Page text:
Ranking Every WWE Women's/Divas Champion Since 2000 From Worst To Best

For years, WWE struggled to find a place for women’s wrestling. Vince never really saw women’s wrestling as a huge draw in America, and there was certainly a time when that was the case. Despite a brief effort to legitimize the concept in the mid-90s, the company eventually fell back on turning women’s matches into a glorified strip show. While the dawn of the new millennium was not exactly the dawn of a new day for women wrestlers in WWE, the year 2000 marked a point when the lineage of the WWE Women’s/Divas Championship began to include the names of some of the best female wrestlers in the world.

Of course, it also featured some of the worst. That’s the fascinating thing about the history of championship women wrestlers in WWE. The discrepancy between the very best to ever hold the title and the absolute worst is simply stunning. The idea that the people on the opposite ends of this talent spectrum could have held the same belt is almost beyond belief. From the clearly bad to the all-time great, this is the ranking of every Women’s/Divas Champion from 2000 to the present day and from worst to best.

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35 Hervina

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Hervina was the first women’s champion of the new millennium and certainly the worst. For those who don’t remember this character, Hervina was just long-time manager Harvey Wippleman dressed in drag. He defeated The Kat in a Lumberjill Snow Bunny match (don’t ask) and became the first male to ever win the women’s championship. To be entirely honest, a man winning the women’s championship could have actually been an interesting play on the storyline which saw Chyna win the Intercontinental Championship.

Instead, it proved to be a poorly booked title reign that didn’t get anybody over and lasted less than a day. If nothing else, Hervina will always have the honor of being the absolute worst women’s champion ever and the worst male to ever hold the title.

34 The Kat

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Speaking of The Kat, let’s talk about The Kat. Much like how Brian Christopher got a job in WWE by virtue of being Jerry Lawler’s son, The Kat got her start in the company by virtue of being Jerry Lawler’s girlfriend/wife. The difference was that Brian Christopher actually proved to be talented from time to time and The Kat...well...how to put this? If you want to be generous, you could say that The Kat was the perfect Women’s Champion for the Attitude Era. That’s less of a compliment, though, and more of a condemnation of how WWE booked their women’s division during this time.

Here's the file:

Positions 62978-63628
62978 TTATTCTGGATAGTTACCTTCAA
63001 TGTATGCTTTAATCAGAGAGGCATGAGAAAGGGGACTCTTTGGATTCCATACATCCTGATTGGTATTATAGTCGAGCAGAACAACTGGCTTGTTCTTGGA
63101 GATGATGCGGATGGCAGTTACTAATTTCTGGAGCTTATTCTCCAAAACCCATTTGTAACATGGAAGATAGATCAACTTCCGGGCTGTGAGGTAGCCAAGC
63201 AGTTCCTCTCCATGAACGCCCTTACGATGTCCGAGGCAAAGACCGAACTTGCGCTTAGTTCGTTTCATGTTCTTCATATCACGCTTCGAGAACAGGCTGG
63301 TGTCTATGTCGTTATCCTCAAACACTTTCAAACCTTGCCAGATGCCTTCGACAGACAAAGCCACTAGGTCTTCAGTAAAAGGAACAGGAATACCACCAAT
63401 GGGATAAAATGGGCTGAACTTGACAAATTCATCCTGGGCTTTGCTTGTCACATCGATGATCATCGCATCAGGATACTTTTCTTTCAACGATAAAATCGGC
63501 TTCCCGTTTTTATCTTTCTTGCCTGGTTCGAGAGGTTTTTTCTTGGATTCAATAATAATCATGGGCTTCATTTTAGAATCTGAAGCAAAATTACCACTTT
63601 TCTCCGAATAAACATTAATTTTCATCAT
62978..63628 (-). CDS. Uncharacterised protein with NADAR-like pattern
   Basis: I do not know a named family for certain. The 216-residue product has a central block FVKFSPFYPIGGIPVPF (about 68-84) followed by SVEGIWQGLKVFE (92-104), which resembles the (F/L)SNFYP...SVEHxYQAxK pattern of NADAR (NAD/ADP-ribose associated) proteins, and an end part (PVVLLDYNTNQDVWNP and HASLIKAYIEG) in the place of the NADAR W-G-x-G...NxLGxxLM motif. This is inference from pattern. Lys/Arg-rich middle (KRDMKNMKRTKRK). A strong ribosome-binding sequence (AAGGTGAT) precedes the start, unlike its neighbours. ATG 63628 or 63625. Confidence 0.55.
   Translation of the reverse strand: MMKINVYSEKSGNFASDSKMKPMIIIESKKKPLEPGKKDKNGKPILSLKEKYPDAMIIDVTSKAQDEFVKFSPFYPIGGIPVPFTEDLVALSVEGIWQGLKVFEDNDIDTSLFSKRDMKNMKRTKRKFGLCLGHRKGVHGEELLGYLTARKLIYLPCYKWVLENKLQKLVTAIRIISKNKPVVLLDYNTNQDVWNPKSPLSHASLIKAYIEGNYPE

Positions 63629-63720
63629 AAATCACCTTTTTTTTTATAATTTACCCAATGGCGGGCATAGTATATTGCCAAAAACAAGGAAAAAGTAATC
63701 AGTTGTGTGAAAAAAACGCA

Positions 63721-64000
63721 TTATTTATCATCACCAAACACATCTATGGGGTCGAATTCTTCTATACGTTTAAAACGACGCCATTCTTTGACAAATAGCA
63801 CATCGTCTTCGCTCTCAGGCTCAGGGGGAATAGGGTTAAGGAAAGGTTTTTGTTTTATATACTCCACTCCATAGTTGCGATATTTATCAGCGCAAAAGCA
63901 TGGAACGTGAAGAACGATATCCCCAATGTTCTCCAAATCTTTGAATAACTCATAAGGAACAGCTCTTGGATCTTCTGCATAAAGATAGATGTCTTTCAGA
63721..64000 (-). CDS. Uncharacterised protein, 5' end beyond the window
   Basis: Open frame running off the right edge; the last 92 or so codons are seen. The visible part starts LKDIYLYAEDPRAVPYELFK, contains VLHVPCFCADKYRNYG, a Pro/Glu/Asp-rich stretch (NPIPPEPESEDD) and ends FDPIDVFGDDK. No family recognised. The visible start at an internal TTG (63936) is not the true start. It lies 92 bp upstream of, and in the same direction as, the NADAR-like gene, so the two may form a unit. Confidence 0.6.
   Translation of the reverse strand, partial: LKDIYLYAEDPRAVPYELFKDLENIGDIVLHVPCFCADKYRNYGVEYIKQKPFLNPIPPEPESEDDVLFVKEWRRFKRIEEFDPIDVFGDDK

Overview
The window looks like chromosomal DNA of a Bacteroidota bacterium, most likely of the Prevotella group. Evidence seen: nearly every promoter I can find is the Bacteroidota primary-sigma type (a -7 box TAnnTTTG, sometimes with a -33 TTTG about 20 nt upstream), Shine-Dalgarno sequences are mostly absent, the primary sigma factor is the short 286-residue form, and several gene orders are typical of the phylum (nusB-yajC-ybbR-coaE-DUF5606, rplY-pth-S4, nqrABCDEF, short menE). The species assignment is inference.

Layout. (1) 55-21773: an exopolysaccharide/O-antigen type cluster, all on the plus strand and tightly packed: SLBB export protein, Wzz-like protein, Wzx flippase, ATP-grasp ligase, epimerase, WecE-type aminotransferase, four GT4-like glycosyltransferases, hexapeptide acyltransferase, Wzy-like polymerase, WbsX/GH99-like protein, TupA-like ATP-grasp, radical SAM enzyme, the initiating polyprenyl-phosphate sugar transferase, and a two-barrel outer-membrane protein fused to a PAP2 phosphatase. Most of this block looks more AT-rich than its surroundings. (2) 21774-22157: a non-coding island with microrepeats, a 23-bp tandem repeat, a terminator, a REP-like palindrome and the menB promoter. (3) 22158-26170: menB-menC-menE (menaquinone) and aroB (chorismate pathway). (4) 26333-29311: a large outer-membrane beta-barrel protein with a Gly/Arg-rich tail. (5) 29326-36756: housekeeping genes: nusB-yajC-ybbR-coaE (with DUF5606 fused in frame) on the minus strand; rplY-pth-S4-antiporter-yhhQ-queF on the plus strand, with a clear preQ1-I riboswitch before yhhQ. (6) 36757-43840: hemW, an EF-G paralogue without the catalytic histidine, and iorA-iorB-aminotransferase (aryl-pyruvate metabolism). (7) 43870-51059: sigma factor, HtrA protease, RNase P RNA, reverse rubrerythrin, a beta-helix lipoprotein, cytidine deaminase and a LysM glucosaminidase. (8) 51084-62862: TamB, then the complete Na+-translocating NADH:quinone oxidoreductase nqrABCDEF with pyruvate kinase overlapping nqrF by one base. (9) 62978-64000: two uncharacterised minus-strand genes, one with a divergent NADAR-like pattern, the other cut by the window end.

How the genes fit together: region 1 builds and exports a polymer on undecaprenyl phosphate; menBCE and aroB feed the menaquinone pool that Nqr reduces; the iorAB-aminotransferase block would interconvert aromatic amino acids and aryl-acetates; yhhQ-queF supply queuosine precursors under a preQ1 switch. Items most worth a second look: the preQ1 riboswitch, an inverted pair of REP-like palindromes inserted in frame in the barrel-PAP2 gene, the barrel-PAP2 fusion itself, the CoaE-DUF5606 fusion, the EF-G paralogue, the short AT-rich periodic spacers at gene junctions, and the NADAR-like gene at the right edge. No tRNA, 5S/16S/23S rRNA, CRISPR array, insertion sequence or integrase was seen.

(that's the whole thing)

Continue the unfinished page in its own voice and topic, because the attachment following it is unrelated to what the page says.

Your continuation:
The Kat pranced around in as little clothing as the censors would allow - sometimes much less - and put her competitors’ health at risk with her own brand of incompetent wrestling.

33 Candice Michelle

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WWE briefly flirted with the idea of treating their women’s division somewhat seriously - more on that later - they eventually fell back to the Attitude Era-style booking that worked so well for them in the past. As sad as that was, it’s somehow even worse that Candice Michelle won the championship during this time while wrestlers like Torrie Wilson and Stacy Keibler who deserved the title much more never even got the chance to enjoy a brief champion run.

While it’s true that Candice Michelle drew a decent amount of heat during her prime, she never threatened to be even a decent wrestler and also struggled mightily with cutting promos. If WWE was going to give the belt to a Candice Michelle-type, there were far better options.

32 Kelly Kelly

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Kelly Kelly’s WWE career history is a rather interesting example of the company’s creative team - or just Vince McMahon - refusing to give up on a wrestler that they have determined will be a star. Kelly Kelly joined WWE when she was just 19, and WWE did all they could to get her over as their next blond bombshell sensation. For years, WWE did everything they could to portray Kelly Kelly as a star. They even put the championship on her. None of it really worked for the simple reason that Kelly Kelly wasn’t a great wrestler, was largely devoid of personality, and couldn’t cut a promo. She wasn’t exactly unwatchable, but she failed to find her identity as either a heel or face.

31 Jillian Hall

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When Jillian Hall debuted on the main roster in 2005, she was saddled with a strange gimmick that revolved around a grotesque mole on her face that was eventually eaten by The Boogeyman. It’s one of the worst stories that WWE has ever run, and that is no small feat. As bad as that angle was, however, it would turn out to be the last time that Jillian Hall was really all that interesting. WWE tried a few different things with Hall - including her brief stint as an awful singer and the title run that got her on this list - but Hall was mediocre to bad across the board. Her matches were forgettable, her promos were sometimes acceptable, and she never really improved much even as her opportunities grew greater.